Lightning doesn’t strike twice, so I was a little skeptical as to whether a game that relied as much on a surprising, offbeat charm as LittleBigPlanet did could work a second time around. The news that multiplayer (one of the most loved modes of the first game) was being taken out of the PSP version didn’t do much to raise my hopes. I’m glad to report that, while it might not be the classic that the original is, LittleBigPlanet PSP is something we see far too rarely on the system: a well-made and captivating platformer.

I won’t lie: a bit of the magic that made LBP the toast of the video game press is gone. On the PSP’s smaller screen, SackBoy and the environments don’t have the same impact, lacking the realistic, cloth like textures that made the original one of the most visually arresting PS3 games. While you can say that graphics are just window dressing, this visual downgrade effectively neutralizes one of the original’s most infectious features – dressing up and interacting with your SackBoy. The customization is still there, but when he’s shrunk down to the size of a pea, I found it hard to care what pair of microscopic glasses he was wearing. I feel the same way about the level creator. It works well and offers nearly the amount of features the original does, honestly I don’t have the time or the talent to make really good levels. I just want to play the cool stuff other people make, and I don’t see many of the best LBP geniuses taking the time to make levels for this version when they could be doing it on a PS3.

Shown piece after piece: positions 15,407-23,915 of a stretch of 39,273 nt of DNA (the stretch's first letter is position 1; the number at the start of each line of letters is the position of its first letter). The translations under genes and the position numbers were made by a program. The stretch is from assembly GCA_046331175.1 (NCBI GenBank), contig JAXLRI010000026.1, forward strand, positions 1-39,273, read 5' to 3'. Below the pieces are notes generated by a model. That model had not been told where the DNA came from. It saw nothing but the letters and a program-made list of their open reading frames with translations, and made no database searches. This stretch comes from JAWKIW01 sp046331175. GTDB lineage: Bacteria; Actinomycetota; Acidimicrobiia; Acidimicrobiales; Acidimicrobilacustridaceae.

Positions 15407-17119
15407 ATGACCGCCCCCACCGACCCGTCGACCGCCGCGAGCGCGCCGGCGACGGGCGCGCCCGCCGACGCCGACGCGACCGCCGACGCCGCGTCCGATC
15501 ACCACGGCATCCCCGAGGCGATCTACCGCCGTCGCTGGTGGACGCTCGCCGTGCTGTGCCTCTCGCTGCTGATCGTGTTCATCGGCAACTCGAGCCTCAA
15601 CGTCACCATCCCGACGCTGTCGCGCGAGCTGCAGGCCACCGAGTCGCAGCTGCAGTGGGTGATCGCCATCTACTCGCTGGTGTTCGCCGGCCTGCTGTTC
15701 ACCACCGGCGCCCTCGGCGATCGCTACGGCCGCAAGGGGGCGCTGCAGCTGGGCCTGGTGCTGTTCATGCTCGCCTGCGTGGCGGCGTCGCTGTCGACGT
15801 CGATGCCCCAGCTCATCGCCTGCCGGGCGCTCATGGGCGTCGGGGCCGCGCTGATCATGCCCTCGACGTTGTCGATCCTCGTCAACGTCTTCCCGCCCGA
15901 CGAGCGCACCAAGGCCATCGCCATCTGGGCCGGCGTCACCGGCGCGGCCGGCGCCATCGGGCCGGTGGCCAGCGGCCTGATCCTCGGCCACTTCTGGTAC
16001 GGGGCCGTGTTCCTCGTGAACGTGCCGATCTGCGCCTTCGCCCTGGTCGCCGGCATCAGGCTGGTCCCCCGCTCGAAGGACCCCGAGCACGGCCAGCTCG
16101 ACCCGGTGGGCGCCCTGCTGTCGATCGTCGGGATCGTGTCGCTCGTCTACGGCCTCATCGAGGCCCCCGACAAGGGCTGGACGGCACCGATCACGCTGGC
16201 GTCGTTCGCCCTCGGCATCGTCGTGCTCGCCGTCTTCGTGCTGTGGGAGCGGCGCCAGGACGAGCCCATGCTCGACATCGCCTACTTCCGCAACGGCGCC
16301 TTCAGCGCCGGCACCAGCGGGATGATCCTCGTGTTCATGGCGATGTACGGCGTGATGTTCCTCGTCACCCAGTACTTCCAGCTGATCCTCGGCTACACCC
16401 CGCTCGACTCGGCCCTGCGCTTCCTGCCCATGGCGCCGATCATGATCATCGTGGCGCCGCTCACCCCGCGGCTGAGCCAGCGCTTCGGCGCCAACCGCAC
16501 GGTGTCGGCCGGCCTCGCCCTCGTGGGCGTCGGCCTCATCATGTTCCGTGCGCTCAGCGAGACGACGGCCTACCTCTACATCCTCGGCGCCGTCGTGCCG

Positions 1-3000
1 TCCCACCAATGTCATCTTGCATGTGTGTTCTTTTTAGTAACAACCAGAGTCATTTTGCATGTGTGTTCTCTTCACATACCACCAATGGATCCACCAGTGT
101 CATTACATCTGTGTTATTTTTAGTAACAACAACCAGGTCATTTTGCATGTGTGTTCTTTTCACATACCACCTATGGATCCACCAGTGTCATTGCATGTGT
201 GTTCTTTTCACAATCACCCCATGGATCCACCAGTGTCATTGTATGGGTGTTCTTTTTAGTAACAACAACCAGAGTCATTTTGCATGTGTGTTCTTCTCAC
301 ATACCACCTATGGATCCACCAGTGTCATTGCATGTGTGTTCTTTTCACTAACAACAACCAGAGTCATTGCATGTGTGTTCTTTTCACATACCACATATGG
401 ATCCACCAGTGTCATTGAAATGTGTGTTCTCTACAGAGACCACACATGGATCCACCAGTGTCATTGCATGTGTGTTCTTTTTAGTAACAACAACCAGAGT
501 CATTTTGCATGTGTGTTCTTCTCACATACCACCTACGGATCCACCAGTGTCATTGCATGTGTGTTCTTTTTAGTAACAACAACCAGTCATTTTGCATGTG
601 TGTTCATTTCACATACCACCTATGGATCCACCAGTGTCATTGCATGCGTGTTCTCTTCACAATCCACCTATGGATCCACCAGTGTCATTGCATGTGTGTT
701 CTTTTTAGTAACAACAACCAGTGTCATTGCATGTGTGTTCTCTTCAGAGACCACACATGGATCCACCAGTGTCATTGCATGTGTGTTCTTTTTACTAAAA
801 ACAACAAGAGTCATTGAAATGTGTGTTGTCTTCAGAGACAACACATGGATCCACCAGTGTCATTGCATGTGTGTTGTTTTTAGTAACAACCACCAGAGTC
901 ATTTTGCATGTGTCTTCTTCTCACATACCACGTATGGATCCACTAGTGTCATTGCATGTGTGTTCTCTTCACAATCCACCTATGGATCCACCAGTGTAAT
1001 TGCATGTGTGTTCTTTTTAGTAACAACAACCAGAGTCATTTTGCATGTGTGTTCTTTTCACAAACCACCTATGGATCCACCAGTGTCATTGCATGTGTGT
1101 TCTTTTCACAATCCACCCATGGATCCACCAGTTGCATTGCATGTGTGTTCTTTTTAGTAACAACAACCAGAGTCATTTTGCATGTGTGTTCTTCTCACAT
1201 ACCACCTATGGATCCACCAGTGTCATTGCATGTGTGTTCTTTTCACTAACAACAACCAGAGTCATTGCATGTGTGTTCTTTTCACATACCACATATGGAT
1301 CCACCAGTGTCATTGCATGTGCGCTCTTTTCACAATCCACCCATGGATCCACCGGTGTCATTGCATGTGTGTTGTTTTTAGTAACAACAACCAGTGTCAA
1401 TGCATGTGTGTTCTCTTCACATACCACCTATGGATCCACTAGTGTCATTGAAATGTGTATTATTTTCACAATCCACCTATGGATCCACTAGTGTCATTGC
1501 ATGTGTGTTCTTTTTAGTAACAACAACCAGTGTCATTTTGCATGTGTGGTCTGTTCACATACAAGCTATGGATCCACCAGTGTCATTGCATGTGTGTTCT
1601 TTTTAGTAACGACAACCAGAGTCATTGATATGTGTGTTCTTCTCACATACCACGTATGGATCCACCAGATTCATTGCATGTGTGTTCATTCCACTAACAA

While it isn’t as striking as its predecessor, this is still one hell of a 2D platformer. The brilliantly designed levels crisscross the globe, leading up to a Hollywood-style ending that casts SackBoy as a stuffed action hero. Many of them exceed the standards set on the PS3, particularly in the switch puzzles, which seem to be a bigger focus for this game. Aside from the predictably great art design, every level throws an ingenious new spin on familiar jumping and swinging mechanics. Those who were frustrated by the sometimes wobbly controls will be pleased to note that the physics on platforms has been radically toned down, making this play more like the precise, old-school platformers we grew up with.

There’s so much that can still be done with this genre, and Cambridge Studio maintains a high standard of quality from beginning to end. Great platformers are a rare breed these days, so I hope PSP owners take a chance on this pint-sized powerhouse.